Two-time loser CD 2 GOP congressional candidate Martha McSally, who has been avoiding taking questions from the media (except the friendly confines of FAUX News) and even questions from her CD 2 constituents, was afforded an opportunity to “write about whatever you want” by Green Valley News editor Dan Shearer in advance of the one and only CD 2 GOP primary debate in which she will appear with her primary opponents this coming Saturday.
McSally has earned a national reputation for her unwillingness to state her position on issues and to simply answer the damn question from reporters, hence the “Silent Sally” moniker we have been testing out at this blog.
But after the op-ed McSally submitted to the Green Valley News, it’s time to drop the pretense and just call her what she is: a shameless liar willing to say anything without regard for the facts.
Let’s take a look at the whoppers told by Martha McSally in her op-ed:
Whopper #1. Social Security is going bankrupt
“Green Valley’s seniors have paid into Social Security and Medicare and they deserve exactly what they were promised. That has always been my pledge to seniors. To accomplish this goal, we must find common ground to stop these programs from going bankrupt.
At our current pace, Social Security will go bankrupt in 20 years; Medicare may run out even sooner.”
This is a favorite scare tactic among GOP candidates, and it is a complete lie. Iian Moscovitz wrote at the Motley Fool in 2012, 5 Huge Myths About Social Security – DailyFinance:
Myth No. 1: Social Security is going bankrupt
The biggest misunderstanding out there relates to Social Security’s financial challenges. (A Google search for “Social Security bankruptcy” turned up 50 million hits.) But the fact is that Social Security isn’t going bankrupt, nor is bankruptcy really possible as the system is currently set up.
Here’s the source of the confusion: Historically, Social Security has collected more than it paid out. The extra money built up in a trust fund that collects interest. But due to demographic and economic changes (more on that in a minute), it’s expected that insurance payments will begin to exceed income in 2021. Around 2033, the fund will run out.
But even then, the revenue Social Security collects each year would still be enough to pay out about three-quarters of scheduled benefits as far as the eye can see.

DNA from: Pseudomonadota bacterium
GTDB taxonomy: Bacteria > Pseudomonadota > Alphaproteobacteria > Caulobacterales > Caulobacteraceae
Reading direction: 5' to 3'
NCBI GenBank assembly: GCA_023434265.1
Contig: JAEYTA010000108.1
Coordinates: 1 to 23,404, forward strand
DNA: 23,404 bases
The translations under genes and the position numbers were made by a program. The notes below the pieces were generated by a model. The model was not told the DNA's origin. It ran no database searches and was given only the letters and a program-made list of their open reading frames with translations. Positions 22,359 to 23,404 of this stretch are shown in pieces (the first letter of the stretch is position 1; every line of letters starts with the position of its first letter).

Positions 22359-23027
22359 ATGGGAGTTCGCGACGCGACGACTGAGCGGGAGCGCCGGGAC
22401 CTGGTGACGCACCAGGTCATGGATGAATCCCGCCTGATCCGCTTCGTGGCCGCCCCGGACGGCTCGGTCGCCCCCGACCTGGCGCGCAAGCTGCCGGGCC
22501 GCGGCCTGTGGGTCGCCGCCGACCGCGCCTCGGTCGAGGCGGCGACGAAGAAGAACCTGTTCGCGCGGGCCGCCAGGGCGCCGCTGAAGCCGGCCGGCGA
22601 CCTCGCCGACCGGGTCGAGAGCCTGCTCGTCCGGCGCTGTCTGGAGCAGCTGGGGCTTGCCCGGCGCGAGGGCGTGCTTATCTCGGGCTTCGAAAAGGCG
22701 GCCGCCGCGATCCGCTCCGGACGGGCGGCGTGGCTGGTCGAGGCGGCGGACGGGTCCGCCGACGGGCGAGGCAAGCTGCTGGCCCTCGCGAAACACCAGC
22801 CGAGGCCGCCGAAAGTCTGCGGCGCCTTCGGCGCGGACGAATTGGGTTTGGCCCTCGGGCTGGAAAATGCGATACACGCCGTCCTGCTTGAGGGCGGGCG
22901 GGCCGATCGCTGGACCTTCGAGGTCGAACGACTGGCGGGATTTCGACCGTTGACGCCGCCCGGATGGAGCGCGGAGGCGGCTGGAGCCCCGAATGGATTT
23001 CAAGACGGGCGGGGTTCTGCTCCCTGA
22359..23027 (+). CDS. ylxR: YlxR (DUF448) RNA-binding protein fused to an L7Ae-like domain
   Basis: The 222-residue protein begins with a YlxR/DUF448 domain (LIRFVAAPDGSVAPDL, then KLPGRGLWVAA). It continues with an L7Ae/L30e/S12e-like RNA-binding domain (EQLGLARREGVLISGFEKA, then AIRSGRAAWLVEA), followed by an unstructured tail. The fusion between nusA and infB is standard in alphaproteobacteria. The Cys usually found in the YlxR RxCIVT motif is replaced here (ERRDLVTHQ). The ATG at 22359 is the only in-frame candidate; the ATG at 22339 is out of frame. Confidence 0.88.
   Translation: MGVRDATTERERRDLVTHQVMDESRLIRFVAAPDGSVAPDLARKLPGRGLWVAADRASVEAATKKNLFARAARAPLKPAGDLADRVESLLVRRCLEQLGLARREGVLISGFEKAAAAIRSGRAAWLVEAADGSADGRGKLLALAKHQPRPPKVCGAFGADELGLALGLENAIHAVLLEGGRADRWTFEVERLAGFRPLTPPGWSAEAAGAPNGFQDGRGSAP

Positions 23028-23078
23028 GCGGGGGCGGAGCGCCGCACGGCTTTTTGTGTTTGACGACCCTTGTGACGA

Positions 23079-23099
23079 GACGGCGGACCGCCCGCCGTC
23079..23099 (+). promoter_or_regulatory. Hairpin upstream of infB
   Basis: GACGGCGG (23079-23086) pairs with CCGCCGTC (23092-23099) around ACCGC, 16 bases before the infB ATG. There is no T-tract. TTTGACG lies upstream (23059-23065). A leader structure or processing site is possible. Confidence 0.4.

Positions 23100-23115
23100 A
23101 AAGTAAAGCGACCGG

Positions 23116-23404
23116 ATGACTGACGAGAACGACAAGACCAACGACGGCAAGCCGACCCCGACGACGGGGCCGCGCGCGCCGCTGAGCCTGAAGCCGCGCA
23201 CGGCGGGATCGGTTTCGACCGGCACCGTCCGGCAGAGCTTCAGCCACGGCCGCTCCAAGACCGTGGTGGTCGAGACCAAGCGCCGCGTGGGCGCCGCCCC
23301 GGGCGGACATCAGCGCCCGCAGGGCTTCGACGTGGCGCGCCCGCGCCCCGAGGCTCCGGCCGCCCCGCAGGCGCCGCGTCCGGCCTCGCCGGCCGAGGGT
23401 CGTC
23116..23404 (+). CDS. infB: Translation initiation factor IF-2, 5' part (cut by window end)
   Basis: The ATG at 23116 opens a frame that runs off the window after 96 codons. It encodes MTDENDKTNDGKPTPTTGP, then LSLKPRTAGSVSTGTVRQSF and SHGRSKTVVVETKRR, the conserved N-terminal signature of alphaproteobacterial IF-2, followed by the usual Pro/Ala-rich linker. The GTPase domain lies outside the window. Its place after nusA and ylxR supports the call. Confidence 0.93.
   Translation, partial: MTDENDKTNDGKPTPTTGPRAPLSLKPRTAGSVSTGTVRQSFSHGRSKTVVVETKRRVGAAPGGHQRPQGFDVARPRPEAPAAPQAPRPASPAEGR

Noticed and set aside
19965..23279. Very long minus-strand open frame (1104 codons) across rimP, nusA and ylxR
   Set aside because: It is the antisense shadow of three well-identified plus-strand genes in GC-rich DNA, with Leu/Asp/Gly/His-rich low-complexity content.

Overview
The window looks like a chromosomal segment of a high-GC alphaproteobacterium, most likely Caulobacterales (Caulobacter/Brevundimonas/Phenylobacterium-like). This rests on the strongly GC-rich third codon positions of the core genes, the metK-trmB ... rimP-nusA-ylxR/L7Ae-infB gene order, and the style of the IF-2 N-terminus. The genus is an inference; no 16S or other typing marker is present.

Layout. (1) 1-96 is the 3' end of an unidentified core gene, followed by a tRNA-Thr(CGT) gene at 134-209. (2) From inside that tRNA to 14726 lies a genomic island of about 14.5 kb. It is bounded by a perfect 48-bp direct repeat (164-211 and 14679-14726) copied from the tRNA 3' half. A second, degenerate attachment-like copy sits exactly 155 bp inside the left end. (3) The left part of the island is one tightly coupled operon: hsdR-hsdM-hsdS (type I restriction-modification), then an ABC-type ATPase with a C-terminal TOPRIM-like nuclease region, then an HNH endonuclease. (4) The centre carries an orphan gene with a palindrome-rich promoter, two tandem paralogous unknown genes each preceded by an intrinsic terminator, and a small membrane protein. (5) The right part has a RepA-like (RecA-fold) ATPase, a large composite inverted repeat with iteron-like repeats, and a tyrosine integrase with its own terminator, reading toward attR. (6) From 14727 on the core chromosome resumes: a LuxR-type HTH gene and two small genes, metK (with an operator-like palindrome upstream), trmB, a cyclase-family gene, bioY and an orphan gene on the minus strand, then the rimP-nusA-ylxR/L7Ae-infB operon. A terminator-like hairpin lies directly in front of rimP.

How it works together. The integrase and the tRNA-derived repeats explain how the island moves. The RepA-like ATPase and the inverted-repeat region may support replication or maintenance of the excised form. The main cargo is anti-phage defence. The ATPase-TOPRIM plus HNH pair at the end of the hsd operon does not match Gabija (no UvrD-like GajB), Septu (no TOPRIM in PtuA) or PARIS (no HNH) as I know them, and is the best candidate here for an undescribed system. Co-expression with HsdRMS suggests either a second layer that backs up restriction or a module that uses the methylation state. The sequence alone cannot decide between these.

In short, to say Social Security is going bankrupt, you have to ignore its revenues. But by such a weird standard — ignoring revenues and seeing how long it would take expenses to drive tangible net assets to zero — the average member of the Dow would go “bankrupt” in just under three months . . .
Of course, doing nothing would mean that Social Security won’t be able to meet its full obligations two decades from now. But it’s not going bankrupt.
Myth No. 2: Meeting Social Security’s future shortfall is really hard
We only need to come up with about 0.9% of GDP in order to make Social Security’s revenues match up with its expenses for the next 75 years. To put that into perspective, 0.9% is close to the cost of unemployment insurance, the high-end Bush tax cuts, or one-fifth of the Defense budget. That’s not insignificant, but it’s hardly apocalyptic.
There are two basic ways to close that gap. We could increase payroll tax revenue by raising the cap (currently any personal income beyond $110,100 is exempt from Social Security payroll taxes) or raising the rate. Or we could cut benefits by lowering payments and/or raising the retirement age. Other strategies could include things like allowing more immigration to reinforce the population of working-age citizens or paying for it out of the general fund, but they aren’t discussed as often.
Generally speaking, polls tend to show more support for revenue increases than benefit cuts, though there are plenty of different options. To get a sense of what they are, here are a bunch of different tweaks the Congressional Budget Office examined that could help us reach that 0.9% threshold:
Source: Congressional Budget Office.
Whopper #2. “I absolutely oppose privatizing Social Security”
What would undermine the Social Security system is allowing people to opt out of the system. McSally writes in her op-ed to the Green Valley News, “I absolutely oppose privatizing Social Security.”
This would be a reversal of her previous position in 2012, when McSally argued for allowing people to invest their Social Security payments in private accounts. McSally wrote, “For younger workers, we need to consider approaches such as gradually increasing the retirement age and allowing them to invest a portion of their Social Security payments in ways that will allow them to maximize their returns.” [Green Valley News 4/04/12; Arizona Daily Star 3/25/12]. McSally also wrote, “We need to look at gradually increasing the retirement age for younger workers and giving individuals more options to invest part of their benefits for higher returns.” Id.